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Millington Racing For More Than Money And Trophies

| Senior Writer, RacinToday.com Friday, August 25 2017

Ryan Millington is racing for a cause.

By Deb Williams | Senior Writer
RacinToday.com

Ryan Millington always knew his mother was Missisquoi Abenaki, but he never understood his Native American heritage until he began racing for the Vermont-based Abenaki nation as well as himself; a revelation that has changed the 16-year-old Statesville, N.C., resident.

“It’s not just racing anymore. It’s more than that,” said Millington, who’s applying for NASCAR’s Diversity program. “Now there is a reason behind what I am doing that I didn’t have before. I’m helping my ancestry, the tribe. There are more people along for the ride now. It’s unique. It’s not about just getting a paycheck. It’s not just about me. I’m helping them survive.”

Millington carries the tribe’s flag on his NASCAR Whelen All American Series Late Model and donates 10 percent of his winnings to the tribe. Abenaki Chief Lawrence “Moose” Lampman says the driver’s generosity will allow the tribe to employ new people and heat its buildings in the winter.

“Our tribe in Vermont is fighting for our existence,” Lampman wrote in a letter. “Ryan’s commitment will go a long way in keeping our traditions alive … and perhaps bring the Abenaki nation to a diverse audience. … It is quite humbling to think that a teenager would make such a commitment.”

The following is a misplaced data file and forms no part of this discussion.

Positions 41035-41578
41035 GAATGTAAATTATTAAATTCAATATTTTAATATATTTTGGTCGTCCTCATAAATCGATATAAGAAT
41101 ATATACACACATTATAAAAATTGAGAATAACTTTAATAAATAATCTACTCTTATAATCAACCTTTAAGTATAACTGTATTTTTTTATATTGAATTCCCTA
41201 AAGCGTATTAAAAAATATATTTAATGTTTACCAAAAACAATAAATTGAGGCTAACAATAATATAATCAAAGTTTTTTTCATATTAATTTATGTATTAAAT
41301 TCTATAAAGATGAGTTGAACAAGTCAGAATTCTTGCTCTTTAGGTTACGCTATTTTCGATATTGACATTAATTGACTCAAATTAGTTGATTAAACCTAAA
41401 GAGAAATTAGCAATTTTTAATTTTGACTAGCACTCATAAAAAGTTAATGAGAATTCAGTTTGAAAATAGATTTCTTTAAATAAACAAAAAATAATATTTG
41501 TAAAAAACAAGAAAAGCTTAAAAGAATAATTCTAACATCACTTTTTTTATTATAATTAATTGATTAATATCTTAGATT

It’s a commitment Millington plans to continue as his career progresses. He noted Lampman has worked with him extensively and taught him a great deal about the tribe; a requirement he made of the teenager before he would allow him to carry the tribe’s flag on his race car.

“My wife’s family has always gone to family day with the tribe every September,” said Scott Millington, Ryan’s father. “It’s kinda been something to do every year and we never thought much about it. Evidently, the people who are still fighting for the tribe’s rights, there aren’t many left. They have a (10,000-year-old) burial ground and someone wants to take over the land. They’re fighting for all they’re worth to save it.”  

This year Ryan is battling Charlie Watson for the Late Model track championship at Hickory (N.C.) Motor Speedway. With five races left in the season, Ryan trailed Watson by a mere 16 points. They split the Aug. 12 Twin 40s, which gave Ryan eight victories this season. He also possessed nine poles, 21 top-five and 23 top-10 finishes.

“He’s done exceptionally good (this season),” Scott noted.

Ryan received his first taste of racing at about age 6 when his father, a veteran NASCAR crew member, purchased a Go-Kart for his son. After a few years in Go-Karts, Ryan advanced to Mini-Outlaws at Millbridge Speedway in Salisbury, N.C. He transitioned to asphalt racing in 2014, competing in the Young Lions Legend division in Charlotte Motor Speedway’s Summer Shootout Series for two years. Today, the teenager occasionally returns to Millbridge, a dirt short track, but his primary focus is on his family-owned Late Model. That, however, is where is career may remain unless he’s accepted into NASCAR’s Diversity program.

“Financially, it doesn’t make sense for us to go to K&N,” Scott said. “It’s too much money.”

However, Scott admits that racing for the Abenaki nation “puts a little more wind in your sails.”

“The fact that his heritage may enable him to do some stuff that we wouldn’t do with him, if he can continue, why wouldn’t he reimburse them for as long as he could?” Scott asked. “Maybe it is all coming together for a reason.”

| Senior Writer, RacinToday.com Friday, August 25 2017
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